Not caving in to mounting international pressure, India’s environment secretary R.P. Gupta says net zero was not the solution to climate crisis. He believes it is how much carbon you are going to put in the atmosphere before reaching net zero that is more important.
This comes just ahead of representatives of nearly 200 countries set to meet in Glasgow, Scotland in the United Kingdom from Oct 31 – Nov 12 for climate talks to strengthen action to tackle global warming under the 2015 Paris Agreement.
Experts define net zero as the balance between the amount of greenhouse has produced and the amount removed from the atmosphere. The excess of greenhouse gases in the atmosphere is triggering harmful global warming, thus reducing the amount of these gases should help tackle the climate change. Reaching net zero requires countries to balance the amount of greenhouse gases they emit with the amount they remove. It basically means that all man-made greenhouse gas emissions must be removed from the atmosphere through reduction measures, thus reducing the Earth’s net climate balance, after removal via natural and artificial sink to zero.
India has committed to cutting the emissions intensity of its GDP by 33%-35% by 2030 from 2005 levels, achieving a 24% reduction by 2016. However, some experts believe India could consider lowering its emissions intensity by as much as 40% dependent on finance and whether it has access to new technologies. India is the third-largest emitter of greenhouse gases and is still largely dependent on fossil fuels like coal and oil. Moreover, India’s energy demand is expected to rise sharply over the next decade as the economy continues on its growth trajectory.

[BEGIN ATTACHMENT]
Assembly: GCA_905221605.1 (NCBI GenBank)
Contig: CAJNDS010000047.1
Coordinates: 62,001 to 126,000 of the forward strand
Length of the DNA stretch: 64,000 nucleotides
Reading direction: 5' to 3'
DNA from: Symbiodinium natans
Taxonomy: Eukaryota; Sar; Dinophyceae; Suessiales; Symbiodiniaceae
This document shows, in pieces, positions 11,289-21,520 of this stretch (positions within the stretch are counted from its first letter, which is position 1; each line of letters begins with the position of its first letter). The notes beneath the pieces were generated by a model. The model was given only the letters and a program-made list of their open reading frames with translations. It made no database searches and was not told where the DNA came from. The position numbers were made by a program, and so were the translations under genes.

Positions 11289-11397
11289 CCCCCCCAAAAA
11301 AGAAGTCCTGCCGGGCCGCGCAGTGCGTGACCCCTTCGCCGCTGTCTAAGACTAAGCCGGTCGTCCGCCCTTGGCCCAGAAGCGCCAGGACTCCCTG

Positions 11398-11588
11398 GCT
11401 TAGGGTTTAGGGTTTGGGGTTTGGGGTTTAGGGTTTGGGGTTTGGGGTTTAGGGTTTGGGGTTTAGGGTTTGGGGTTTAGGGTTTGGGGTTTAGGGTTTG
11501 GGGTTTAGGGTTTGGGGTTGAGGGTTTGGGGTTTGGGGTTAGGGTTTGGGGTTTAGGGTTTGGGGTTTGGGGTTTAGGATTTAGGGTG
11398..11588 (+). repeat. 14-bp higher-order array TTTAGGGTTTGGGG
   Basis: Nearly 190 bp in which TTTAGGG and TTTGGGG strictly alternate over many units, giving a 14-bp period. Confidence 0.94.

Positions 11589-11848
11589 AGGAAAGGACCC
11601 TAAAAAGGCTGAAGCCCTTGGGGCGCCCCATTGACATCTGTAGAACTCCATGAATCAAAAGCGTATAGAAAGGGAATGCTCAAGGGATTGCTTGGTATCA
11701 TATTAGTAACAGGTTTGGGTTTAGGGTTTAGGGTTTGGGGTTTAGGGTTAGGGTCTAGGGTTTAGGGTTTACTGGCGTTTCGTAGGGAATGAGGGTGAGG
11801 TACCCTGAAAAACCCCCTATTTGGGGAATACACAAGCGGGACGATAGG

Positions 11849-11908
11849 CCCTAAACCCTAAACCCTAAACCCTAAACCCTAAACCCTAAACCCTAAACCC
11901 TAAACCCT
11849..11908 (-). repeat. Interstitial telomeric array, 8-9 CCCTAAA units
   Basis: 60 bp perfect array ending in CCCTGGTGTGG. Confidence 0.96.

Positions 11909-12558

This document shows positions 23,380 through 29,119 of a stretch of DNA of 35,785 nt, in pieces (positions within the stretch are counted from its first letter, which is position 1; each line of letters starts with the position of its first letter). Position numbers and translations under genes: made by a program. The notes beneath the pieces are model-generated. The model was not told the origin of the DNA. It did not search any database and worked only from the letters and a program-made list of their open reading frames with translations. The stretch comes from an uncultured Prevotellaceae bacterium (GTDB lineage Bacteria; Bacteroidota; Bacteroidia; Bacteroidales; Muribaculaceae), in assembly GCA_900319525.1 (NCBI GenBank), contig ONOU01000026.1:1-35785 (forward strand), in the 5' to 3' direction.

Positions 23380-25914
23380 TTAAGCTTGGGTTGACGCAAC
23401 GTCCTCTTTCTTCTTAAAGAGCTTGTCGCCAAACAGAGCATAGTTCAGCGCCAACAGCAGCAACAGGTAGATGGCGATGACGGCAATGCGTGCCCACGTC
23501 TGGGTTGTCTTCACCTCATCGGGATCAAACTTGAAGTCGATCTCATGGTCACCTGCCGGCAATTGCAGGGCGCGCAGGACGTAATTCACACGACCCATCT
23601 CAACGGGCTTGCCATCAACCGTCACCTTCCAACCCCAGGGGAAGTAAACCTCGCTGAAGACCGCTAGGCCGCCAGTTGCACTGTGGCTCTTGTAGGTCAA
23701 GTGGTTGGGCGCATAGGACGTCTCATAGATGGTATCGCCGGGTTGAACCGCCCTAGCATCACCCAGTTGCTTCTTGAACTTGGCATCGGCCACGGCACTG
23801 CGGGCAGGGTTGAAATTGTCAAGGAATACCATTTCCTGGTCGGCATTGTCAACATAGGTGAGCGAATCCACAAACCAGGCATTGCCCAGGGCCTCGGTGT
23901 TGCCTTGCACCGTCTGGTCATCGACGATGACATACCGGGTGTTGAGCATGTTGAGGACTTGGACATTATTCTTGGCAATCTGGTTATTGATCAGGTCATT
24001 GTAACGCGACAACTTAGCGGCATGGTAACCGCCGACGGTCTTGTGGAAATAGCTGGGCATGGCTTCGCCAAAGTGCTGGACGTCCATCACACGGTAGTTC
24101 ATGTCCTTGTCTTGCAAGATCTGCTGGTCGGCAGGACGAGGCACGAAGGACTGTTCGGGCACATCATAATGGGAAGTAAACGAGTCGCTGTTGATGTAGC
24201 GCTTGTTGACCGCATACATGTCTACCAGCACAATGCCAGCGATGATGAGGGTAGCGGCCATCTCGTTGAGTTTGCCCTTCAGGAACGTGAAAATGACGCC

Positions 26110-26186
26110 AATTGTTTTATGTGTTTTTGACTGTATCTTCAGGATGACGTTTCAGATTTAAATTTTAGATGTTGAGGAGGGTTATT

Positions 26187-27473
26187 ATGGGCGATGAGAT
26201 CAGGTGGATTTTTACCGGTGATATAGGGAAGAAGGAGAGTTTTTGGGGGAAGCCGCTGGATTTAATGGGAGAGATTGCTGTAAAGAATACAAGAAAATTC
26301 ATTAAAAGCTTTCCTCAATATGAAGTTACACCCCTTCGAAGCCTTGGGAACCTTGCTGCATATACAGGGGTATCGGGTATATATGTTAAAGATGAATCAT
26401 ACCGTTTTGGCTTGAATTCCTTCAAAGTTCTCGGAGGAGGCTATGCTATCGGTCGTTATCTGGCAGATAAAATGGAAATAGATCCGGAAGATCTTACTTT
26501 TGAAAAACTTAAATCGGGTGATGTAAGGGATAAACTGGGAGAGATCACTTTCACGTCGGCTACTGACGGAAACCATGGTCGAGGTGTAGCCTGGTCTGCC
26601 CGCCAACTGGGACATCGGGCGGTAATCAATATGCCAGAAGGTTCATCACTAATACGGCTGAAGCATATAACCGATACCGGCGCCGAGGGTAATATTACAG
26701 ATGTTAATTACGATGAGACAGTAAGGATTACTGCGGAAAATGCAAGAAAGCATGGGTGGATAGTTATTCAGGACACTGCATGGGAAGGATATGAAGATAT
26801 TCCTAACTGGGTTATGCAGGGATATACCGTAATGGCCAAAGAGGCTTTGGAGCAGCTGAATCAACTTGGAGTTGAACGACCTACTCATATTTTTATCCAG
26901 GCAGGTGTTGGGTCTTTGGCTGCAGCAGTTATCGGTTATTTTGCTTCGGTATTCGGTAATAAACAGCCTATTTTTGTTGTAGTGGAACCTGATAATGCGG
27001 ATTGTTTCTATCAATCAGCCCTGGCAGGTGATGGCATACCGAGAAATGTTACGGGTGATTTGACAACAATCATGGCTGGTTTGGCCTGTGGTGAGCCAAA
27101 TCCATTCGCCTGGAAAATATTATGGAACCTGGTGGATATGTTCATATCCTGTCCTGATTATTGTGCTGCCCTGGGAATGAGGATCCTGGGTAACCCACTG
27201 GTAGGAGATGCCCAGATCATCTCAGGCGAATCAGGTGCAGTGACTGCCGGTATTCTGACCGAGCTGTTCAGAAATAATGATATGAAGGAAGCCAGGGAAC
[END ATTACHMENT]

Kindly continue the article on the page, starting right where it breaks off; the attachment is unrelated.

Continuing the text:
Prime Minister Narendra Modi would be gracing the COP26. He would highlight India’s track record on climate action at the meeting. “I will also highlight the need to comprehensively address climate change issues including equitable distribution of carbon space, support for mitigation and adaption and resilience building measures, mobilization of finance, technology transfer and importance of sustainable lifestyles for green and inclusive growth.”
Bhupendra Yadav, Environment Minister, said India was on track to achieve targets set at the 2015 Paris Conference and left the door open to revising them. “All options are on the table.” Yadav said he would measure the success of the Glasgow conference by how much it delivered on climate finance to help the developing world cut their emissions while ensuring economic growth. India, at the COP26, will also emphasize climate justice and ask wealthier countries to transfer technology and finance needed to help developing countries deal with the fallout from global warming.